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Larkin v. Munson S. S. Line


December 5, 1938


Appeal from the District Court of the United States for the Southern District of New York.

Before L. HAND, SWAN, and CHASE, Circuit Judges.

Per Curiam.

This is an appeal from an order in the reorganization in bankruptcy of the Munson Steamship Company, which adjudged that the claim of one of its seamen against the American Insurance Company be disallowed, and that a master's findings and report to that effect be confirmed. Larkin, a seaman on one of the Line's ships, was injured and made claim against it; an agent of the Line persuaded him to settle for $1,000, payable within ten days, and submitted this proposal to its "insurance carrier", the American Insurance Company, as required by the terms of its policy. The insurer agreed, but the Line went into reorganization, and as it failed to pay the sum agreed within the time stipulated, Larkin repudiated the settlement. Later he sued the Line in the Eastern District of New York, and he and the trustees in reorganization thereafter agreed that the claim should be liquidated for the purposes of the reorganization as follows: $900 to him for cure and maintenance, to be a lien upon the ship on which he had served; and $5,350, indemnity, to be allowed as a general claim, subject to reduction by any amount which Larkin "recovers or receives from said American Insurance Company". Thereafter Larkin, the trustees and the American Insurance Company, stipulated that the claim, as allowed and proved, should be taken as a judgment against the Line, and that the question whether he had a claim against the insurer, and for how much, should be referred to a master to hear and report. An order was later entered, allowing the claim against the Line as stipulated, directing that the validity of Larkin's claim against the insurer should be referred, and that any amount found due should be deducted; to this order Larkin, the trustees and the insurer all consented. A master was then appointed, who took testimony and reported that the claim against the insurer was invalid in toto, upon which the judge entered the order appealed from, which, as we have said, merely affirmed the findings and disallowed the claim. Larkin appealed only from this order.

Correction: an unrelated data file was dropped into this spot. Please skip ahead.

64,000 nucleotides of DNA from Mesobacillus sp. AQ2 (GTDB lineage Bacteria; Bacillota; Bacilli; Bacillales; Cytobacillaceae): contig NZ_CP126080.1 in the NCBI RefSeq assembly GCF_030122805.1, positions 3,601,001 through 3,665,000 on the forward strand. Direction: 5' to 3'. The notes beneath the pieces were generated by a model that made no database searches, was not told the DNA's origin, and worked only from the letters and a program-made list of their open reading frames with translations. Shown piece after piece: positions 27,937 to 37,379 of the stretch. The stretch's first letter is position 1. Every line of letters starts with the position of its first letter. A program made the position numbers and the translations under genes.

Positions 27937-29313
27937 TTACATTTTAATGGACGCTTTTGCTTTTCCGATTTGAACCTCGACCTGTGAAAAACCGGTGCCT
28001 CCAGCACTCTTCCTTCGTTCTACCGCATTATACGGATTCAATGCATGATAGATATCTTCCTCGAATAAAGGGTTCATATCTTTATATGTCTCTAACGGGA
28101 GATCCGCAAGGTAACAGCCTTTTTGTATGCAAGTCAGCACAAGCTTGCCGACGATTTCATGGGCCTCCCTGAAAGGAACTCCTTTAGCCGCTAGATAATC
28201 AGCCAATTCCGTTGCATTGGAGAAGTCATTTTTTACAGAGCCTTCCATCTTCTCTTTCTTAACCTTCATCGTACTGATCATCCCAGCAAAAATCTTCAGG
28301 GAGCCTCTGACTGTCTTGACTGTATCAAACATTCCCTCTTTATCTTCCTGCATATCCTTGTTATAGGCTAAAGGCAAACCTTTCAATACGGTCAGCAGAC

The district court of course had jurisdiction to liquidate Larkin's claim against the Line. If the Line was entitled to deduct Larkin's recovery against insurer from the face of the claim, that could only be because it was in effect a surety, and the insurer the principal, just as an insurer is always the principal because the eventual loss falls upon him. In that event the claim should be liquidated as any contingent claim in reorganization is liquidated; subdivision (b)(10) of § 77B Bankr. Act, 11 U.S.C.A. § 207(b)(10) includes "claims of whatever character" against the debtor. However, it might be argued that the district court had dependent jurisdiction to liquidate Larkin's right of action against the insurer, as an incident to the liquidation of his contingent claim against the debtor; jurisdiction in sequestration suits would probably extend so far, and possibly we ought to construe the reorganization statute as amply. That is a point which we need not, however, decide, because the Line was not a surety, but the principal in the transaction, and the insurer was not an insurer in the ordinary sense, but a surety. Larkin's claim against the debtor was therefore allowable in full, regardless of whether he had any claim against the insurer; and the district court had no dependent jurisdiction over the insurer, since that was not necessary to the final liquidation of the claim against it.